Mushroom Identification Through Distance Diagnostic and Identification System (DDIS)
http://edis.ifas.ufl.edu/ ( Publisher's URL )
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Permanent Link: http://ufdc.ufl.edu/IR00001700/00001
 Material Information
Title: Mushroom Identification Through Distance Diagnostic and Identification System (DDIS)
Physical Description: Fact Sheet
Creator: Kimbrough, Jim
Publisher: University of Florida Cooperative Extension Service, Institute of Food and Agriculture Sciences, EDIS
Place of Publication: Gainesville, Fla.
Publication Date: 2001
Acquisition: Collected for University of Florida's Institutional Repository by the UFIR Self-Submittal tool. Submitted by Melanie Mercer.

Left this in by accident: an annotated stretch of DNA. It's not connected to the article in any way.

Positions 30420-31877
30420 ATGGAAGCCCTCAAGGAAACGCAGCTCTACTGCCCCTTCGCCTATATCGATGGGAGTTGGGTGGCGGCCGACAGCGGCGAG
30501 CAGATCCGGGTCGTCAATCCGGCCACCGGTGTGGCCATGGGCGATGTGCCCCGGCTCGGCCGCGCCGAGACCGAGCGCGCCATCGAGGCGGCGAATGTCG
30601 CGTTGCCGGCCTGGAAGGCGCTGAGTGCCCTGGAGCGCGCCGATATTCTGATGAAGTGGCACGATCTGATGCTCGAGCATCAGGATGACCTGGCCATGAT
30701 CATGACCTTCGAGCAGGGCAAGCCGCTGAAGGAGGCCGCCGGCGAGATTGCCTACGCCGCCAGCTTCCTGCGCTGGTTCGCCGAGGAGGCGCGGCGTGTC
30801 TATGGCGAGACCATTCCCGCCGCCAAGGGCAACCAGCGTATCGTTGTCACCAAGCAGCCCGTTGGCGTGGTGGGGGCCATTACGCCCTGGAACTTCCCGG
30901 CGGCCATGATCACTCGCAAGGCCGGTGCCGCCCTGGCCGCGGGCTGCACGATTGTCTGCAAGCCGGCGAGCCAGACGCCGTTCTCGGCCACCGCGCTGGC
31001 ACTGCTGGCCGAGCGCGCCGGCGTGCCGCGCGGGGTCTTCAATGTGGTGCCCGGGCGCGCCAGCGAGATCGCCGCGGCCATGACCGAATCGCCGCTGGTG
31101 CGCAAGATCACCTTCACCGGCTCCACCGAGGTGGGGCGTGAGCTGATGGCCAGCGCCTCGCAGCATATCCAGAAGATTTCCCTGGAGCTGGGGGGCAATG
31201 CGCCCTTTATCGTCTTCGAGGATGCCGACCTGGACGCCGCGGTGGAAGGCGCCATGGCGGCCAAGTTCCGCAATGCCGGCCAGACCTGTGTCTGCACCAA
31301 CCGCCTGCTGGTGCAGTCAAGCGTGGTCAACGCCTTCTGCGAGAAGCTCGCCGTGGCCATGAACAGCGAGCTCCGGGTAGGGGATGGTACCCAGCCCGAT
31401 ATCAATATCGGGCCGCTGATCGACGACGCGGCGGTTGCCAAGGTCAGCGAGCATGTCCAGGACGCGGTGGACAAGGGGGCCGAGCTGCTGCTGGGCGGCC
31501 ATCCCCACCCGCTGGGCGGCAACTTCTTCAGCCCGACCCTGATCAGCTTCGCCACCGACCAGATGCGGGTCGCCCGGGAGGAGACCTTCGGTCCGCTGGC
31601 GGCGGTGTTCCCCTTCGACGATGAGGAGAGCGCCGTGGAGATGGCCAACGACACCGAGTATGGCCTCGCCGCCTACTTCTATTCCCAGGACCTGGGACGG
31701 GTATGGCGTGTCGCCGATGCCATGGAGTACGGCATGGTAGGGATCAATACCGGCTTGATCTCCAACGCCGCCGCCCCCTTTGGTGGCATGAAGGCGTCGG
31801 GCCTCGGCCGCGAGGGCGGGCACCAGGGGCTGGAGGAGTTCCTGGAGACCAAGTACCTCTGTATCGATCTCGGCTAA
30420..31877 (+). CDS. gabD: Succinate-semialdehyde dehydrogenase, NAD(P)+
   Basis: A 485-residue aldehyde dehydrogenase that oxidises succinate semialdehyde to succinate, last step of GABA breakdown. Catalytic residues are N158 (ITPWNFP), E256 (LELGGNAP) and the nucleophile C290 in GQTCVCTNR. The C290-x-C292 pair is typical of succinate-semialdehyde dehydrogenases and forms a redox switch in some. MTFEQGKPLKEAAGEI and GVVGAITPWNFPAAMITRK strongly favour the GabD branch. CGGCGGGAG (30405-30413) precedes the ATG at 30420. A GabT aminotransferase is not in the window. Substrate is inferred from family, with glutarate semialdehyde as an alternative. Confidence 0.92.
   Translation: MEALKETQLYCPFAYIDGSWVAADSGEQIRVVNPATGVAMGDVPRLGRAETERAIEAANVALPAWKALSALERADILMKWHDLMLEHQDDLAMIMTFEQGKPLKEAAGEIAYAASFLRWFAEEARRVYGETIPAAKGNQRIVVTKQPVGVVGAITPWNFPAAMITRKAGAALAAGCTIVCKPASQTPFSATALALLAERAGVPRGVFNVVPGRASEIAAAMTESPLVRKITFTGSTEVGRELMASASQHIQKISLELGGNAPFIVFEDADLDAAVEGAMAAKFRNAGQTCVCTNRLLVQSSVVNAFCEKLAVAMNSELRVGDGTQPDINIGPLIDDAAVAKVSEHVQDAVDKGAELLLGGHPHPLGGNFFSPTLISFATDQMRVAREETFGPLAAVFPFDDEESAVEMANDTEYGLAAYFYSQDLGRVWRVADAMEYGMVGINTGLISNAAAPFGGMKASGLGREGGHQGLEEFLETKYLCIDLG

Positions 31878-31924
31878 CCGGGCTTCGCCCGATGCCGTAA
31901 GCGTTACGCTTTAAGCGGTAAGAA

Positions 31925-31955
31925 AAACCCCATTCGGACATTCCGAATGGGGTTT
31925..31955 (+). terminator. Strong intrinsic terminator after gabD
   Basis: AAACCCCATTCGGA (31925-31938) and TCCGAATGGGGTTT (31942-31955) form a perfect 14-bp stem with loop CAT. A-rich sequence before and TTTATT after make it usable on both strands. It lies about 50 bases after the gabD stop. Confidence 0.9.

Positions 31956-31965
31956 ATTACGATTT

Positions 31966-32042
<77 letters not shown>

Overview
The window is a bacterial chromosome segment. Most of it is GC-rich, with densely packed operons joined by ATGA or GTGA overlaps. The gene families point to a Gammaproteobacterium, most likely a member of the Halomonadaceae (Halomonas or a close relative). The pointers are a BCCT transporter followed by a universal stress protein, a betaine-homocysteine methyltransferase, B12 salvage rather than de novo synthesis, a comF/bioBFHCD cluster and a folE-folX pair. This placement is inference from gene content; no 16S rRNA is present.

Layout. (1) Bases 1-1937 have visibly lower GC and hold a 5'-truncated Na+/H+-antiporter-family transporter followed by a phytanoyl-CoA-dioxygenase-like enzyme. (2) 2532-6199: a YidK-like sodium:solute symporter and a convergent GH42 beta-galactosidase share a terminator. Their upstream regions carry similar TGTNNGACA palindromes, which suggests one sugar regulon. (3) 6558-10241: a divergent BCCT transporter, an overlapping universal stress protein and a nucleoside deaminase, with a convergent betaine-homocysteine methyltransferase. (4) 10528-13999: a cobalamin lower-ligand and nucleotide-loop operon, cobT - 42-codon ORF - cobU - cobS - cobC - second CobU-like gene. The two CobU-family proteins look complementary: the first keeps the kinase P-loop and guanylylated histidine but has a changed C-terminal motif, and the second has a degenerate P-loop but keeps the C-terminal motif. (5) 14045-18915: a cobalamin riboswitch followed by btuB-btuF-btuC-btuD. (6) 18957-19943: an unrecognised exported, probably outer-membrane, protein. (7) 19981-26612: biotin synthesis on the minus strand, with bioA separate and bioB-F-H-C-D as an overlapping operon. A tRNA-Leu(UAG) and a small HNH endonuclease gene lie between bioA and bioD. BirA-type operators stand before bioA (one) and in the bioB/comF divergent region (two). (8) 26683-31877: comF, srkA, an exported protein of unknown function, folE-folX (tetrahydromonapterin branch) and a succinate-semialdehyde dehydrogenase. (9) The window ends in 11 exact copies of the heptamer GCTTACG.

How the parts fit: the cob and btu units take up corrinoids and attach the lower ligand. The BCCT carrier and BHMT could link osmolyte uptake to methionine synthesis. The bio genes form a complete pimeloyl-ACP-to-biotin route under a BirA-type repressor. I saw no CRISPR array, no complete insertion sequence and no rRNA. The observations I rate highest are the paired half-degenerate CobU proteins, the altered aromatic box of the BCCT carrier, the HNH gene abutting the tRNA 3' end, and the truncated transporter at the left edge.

Publication Status: Published
General Note: "Original publication date March 2000. Revised March 2001. Reviewed May 2008."
General Note: "PP-187"
 Record Information
Source Institution: University of Florida Institutional Repository
Holding Location: University of Florida
Rights Management: All rights reserved by the submitter.
System ID: IR00001700:00001